If you're interested in your score, then you need to know that playing IMPs (such as in most Swiss pairs and teams events) is different to playing normal matchpoint-scored duplicate sessions. Here is a summary of tactics for Swiss pairs/teams (ie IMP scoring) summarised from several internet sources:
- Make your contract. Play as safe as possible to make your contract and don't play for overtricks. Overtricks are not as important as in matchpoints where they are everything. If you’re in the right spot, it usually works in your favor. Trust your bidding system.
- Stretch to bid a game. If vulnerable, 40% games should be bid, such as 3NT with 24 points. If not vulnerable, 50%. You’ll pick up ten imps for a vulnerable game the field didn’t bid (+620 – 170 = +450 = +10 imps), whereas you lose only six if you fail in a game they didn’t bid (-100 -140 = -240 = -6 imps). Go for it.
- Don’t double their part scores, unless you can see them down two in your own hand. And this means you have a fistful of trump tricks. Don’t count on your partner for tricks or double strictly on high-card points.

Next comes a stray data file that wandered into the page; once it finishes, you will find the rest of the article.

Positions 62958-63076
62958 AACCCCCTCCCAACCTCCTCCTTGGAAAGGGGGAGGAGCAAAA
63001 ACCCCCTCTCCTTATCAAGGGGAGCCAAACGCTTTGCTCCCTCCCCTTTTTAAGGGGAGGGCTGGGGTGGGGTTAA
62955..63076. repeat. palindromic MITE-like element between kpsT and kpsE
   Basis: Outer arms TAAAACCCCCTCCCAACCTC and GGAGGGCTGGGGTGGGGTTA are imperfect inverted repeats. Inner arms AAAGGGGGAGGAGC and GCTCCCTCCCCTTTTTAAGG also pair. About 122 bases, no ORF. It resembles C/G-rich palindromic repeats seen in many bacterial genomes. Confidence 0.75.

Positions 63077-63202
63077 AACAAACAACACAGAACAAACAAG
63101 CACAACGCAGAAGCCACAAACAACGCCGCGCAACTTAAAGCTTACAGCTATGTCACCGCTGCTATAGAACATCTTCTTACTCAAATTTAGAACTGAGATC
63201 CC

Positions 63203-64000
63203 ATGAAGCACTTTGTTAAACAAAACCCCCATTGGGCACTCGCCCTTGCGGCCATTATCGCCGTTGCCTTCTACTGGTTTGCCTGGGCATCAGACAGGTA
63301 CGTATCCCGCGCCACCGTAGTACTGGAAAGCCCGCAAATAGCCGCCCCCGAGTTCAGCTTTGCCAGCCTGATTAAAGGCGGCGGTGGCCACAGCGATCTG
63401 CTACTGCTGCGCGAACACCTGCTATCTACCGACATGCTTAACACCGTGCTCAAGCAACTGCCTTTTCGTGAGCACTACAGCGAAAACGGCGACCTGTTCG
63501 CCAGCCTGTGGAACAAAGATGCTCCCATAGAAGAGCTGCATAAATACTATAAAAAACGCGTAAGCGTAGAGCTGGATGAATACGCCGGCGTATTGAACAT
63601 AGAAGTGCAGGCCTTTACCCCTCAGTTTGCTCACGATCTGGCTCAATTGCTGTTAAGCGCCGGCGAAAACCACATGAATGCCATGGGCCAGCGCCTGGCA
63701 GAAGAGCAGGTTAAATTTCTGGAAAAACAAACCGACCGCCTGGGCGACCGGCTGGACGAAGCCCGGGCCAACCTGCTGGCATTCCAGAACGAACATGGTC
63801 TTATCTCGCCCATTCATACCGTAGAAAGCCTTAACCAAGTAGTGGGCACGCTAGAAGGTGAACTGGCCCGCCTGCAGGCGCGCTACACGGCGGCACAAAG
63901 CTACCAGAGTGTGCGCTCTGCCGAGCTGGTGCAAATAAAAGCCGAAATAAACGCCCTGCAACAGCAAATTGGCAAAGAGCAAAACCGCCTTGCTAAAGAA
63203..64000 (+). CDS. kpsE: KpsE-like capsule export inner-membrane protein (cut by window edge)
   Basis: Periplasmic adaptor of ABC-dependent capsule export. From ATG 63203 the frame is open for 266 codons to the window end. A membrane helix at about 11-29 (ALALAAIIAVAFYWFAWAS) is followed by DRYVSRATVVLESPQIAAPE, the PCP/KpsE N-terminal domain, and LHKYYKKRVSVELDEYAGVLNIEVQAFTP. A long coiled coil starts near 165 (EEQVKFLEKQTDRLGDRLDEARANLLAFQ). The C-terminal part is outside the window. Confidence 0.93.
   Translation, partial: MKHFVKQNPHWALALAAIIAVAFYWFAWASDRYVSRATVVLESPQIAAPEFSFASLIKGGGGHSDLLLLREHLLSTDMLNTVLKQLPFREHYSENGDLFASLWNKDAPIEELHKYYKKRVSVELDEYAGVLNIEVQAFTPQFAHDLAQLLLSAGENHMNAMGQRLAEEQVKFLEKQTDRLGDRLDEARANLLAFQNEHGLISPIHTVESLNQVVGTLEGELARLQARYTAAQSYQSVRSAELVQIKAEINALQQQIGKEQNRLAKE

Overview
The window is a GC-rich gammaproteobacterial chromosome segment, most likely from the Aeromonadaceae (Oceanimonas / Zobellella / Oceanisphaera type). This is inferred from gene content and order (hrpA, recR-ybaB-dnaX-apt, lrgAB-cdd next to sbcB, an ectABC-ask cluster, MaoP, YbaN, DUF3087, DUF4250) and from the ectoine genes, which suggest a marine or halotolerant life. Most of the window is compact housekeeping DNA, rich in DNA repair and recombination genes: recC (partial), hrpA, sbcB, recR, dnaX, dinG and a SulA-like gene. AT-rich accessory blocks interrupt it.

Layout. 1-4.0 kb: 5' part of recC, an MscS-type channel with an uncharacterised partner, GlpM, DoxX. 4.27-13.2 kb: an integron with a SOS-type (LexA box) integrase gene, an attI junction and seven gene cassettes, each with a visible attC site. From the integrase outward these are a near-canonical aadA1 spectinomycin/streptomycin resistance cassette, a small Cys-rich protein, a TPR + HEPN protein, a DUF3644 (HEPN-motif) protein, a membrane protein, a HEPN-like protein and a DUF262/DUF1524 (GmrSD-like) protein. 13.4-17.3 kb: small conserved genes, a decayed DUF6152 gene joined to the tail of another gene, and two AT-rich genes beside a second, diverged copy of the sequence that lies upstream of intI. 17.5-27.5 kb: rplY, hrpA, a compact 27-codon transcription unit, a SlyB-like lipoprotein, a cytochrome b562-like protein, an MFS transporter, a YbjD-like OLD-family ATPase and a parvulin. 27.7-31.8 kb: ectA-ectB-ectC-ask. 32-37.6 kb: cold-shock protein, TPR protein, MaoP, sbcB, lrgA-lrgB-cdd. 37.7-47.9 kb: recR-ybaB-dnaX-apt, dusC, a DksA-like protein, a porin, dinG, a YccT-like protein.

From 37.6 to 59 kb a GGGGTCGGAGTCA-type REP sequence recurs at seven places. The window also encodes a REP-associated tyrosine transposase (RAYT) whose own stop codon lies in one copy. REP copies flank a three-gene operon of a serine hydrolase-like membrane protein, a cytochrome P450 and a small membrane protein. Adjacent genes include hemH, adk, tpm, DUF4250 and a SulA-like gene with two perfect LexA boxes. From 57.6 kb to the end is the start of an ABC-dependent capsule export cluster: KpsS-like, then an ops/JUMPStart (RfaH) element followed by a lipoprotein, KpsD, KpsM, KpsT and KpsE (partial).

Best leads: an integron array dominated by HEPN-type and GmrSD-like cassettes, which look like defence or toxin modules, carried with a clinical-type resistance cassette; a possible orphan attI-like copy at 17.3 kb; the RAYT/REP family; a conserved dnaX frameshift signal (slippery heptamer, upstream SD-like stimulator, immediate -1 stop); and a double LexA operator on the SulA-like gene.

- Your competitive bidding should be more constructive than at matchpoints. Don't make wild, preemptive bids just because you have 6+ cards in one suit. Don’t go down for (postcode) numbers.
- Play your safest contract. If you have a better fit in a minor, play that, especially partscore. Make whatever you bid. +110 is only one imp worse than +140. This also applies to games and slams.
- Don’t stretch to bid slams. Bid only slams that are at least 75%
- Don't make a risky bid or play because you think you are down in a match. You never can tell what’s happening at the other table.
- Don’t make a confusing bid that partner may pass (you thought it was forcing) or that shows extra values that you don't have.
- Take out insurance. There are sometimes wild hands with lots of distribution, doubles fits and long suits. where both sides can make game. It is usually right to bid one more, as it’s hard to tell if they are going down.
- Take a chance to beat a contract. Sometimes you give up an overtrick (only - 1 IMP), but If your bold play beats it, you are well ahead.
And remember, if a hand’s hard for you, it's hard for everyone else. This guiding principle will help you on several of the points already listed.